Volunteerism: Our year-round pursuit of goodwill toward all


Liz Huntley

It’s that time of the year. When the holidays roll around, many of us find the time amidst the bustle of holiday shopping and festivities to do some inner reflection about the things that are important to us. That, in turn, prompts us to reach out to others to support the causes that are close to our hearts.

Lots of organizations welcome that holiday spirit, since it gives them additional and much-needed help to serve their constituencies. But, they also hope it doesn’t fade when the season is over. Unfortunately, it usually does. Despite our best efforts, we get caught up in our lives and the busy-ness of our days throughout the rest of the year.

Yet, we long for the extra time to pursue those humanitarian efforts and the activities that fulfill us and even complement our professional lives. At MedImmune, we support that sentiment and we’ve taken that spirit of volunteerism to a new level—one that we’re able to apply year-round.

In 2012, we extended our corporate citizenship program to include paid volunteer leave. We did this for several reasons, chief among them is that we value our employees and their passions, and we appreciate that there is life beyond work. But, the initiative also supports an overall strategic vision to stimulate meaningful change in our communities. This paid volunteer leave allows our employees to get involved in causes that are important to them—on our dime. It includes things like science education and disease awareness, which you’d expect for a biotech company, but we support a broad and flexible volunteer program that also includes things like hunger, homelessness and environmentalism, to name a few.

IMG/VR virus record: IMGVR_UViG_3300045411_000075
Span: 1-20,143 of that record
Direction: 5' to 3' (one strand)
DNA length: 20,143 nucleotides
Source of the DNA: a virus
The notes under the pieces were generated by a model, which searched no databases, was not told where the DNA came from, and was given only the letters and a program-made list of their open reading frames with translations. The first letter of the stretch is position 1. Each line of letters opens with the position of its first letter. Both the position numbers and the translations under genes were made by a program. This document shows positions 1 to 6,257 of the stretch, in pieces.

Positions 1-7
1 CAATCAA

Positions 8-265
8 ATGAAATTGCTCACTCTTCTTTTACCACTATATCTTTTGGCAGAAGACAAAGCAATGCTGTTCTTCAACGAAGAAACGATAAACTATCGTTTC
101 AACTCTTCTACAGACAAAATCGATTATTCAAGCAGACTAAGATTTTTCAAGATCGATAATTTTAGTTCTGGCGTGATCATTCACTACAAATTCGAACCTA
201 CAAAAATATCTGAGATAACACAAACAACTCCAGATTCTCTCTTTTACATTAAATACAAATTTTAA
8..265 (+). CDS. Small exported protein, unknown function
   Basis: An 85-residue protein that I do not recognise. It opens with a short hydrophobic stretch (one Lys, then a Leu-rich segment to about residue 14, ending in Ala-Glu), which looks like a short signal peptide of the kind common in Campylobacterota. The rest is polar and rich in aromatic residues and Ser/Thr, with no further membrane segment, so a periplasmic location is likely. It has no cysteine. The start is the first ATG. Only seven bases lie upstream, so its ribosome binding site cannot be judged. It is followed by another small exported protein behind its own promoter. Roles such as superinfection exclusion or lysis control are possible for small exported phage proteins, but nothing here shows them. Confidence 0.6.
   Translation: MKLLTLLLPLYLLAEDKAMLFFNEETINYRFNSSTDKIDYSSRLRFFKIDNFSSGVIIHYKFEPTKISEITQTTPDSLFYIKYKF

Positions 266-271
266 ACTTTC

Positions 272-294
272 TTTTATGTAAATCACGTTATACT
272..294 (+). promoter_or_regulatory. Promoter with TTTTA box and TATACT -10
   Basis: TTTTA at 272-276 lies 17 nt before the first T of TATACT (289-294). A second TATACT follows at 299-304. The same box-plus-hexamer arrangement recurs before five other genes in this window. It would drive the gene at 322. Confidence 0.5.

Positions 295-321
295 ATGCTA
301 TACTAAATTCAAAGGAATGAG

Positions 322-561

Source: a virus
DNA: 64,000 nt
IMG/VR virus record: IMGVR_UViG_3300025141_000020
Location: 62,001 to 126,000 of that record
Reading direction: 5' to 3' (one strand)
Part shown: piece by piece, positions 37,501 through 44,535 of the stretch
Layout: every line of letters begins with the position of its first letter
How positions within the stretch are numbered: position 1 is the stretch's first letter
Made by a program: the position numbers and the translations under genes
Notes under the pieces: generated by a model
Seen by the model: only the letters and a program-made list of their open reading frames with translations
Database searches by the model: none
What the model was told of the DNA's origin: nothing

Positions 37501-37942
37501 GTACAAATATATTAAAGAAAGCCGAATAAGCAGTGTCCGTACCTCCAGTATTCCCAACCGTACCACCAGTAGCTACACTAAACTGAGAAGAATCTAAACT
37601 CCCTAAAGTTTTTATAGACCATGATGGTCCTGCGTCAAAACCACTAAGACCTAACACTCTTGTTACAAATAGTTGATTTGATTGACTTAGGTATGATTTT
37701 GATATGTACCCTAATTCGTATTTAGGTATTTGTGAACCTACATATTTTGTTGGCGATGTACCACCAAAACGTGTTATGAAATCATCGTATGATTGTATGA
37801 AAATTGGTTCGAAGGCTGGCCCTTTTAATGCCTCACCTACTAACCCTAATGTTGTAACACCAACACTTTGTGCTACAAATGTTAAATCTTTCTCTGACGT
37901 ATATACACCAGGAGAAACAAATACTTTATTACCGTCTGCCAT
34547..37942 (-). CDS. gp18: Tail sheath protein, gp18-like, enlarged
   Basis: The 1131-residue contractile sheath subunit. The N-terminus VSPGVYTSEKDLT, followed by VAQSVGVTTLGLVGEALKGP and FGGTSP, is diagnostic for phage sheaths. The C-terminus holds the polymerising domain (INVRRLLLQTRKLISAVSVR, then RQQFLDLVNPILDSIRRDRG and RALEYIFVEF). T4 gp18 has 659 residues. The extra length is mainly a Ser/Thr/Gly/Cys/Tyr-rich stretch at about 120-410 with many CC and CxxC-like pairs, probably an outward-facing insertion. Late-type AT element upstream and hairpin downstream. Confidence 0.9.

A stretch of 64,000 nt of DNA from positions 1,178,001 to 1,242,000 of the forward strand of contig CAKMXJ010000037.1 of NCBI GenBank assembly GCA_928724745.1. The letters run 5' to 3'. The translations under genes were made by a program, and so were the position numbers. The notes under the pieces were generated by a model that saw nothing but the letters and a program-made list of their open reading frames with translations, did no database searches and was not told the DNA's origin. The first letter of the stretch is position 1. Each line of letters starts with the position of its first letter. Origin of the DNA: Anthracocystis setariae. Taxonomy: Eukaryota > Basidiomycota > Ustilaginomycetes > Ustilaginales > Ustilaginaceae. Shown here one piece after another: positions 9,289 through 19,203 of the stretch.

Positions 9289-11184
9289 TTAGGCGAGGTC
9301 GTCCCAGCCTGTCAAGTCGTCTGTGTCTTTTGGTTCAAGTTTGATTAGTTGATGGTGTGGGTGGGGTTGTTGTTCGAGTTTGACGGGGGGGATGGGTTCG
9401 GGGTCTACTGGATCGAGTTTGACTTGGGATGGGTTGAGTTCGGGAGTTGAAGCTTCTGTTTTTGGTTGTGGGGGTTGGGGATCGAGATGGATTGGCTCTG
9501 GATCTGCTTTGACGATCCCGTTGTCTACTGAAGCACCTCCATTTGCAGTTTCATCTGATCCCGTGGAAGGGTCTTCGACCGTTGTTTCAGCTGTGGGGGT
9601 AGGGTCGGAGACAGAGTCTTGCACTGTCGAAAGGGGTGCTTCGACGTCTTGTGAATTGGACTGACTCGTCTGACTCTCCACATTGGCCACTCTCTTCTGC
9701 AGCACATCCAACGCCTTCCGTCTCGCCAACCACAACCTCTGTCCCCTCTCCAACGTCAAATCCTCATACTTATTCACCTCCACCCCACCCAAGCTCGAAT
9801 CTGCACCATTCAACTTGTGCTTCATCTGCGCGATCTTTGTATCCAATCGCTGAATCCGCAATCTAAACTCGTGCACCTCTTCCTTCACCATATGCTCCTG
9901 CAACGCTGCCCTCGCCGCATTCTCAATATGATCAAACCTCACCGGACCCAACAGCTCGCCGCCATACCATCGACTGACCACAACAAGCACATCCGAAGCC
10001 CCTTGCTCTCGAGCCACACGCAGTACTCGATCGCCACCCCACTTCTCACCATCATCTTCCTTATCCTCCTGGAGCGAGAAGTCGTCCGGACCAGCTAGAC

In fact, the things that we get involved in are as diverse as we are as individuals. For my part, I spend a week each summer at a camp for kids with cancer. I’ve been doing this for 15 years, and having my employer subsidize part of this is remarkably meaningful. Other employees are volunteering in schools, working with animals, serving in soup kitchens, protecting the environment—and a number of other important projects. What’s more is that if someone wants to volunteer, but doesn’t know where to begin, we have a program that will help him or her find an organization with which to volunteer.

And, what does our organization get out of this? Happy employees, for one. And, happy people are productive, creative and focused, which means their work is inspired. That’s sure important for a company that designs and develops important new medicines. But, more than this, we get the satisfaction of sending people out into various communities where they can do good works, help others help themselves, and spread their goodwill year-round.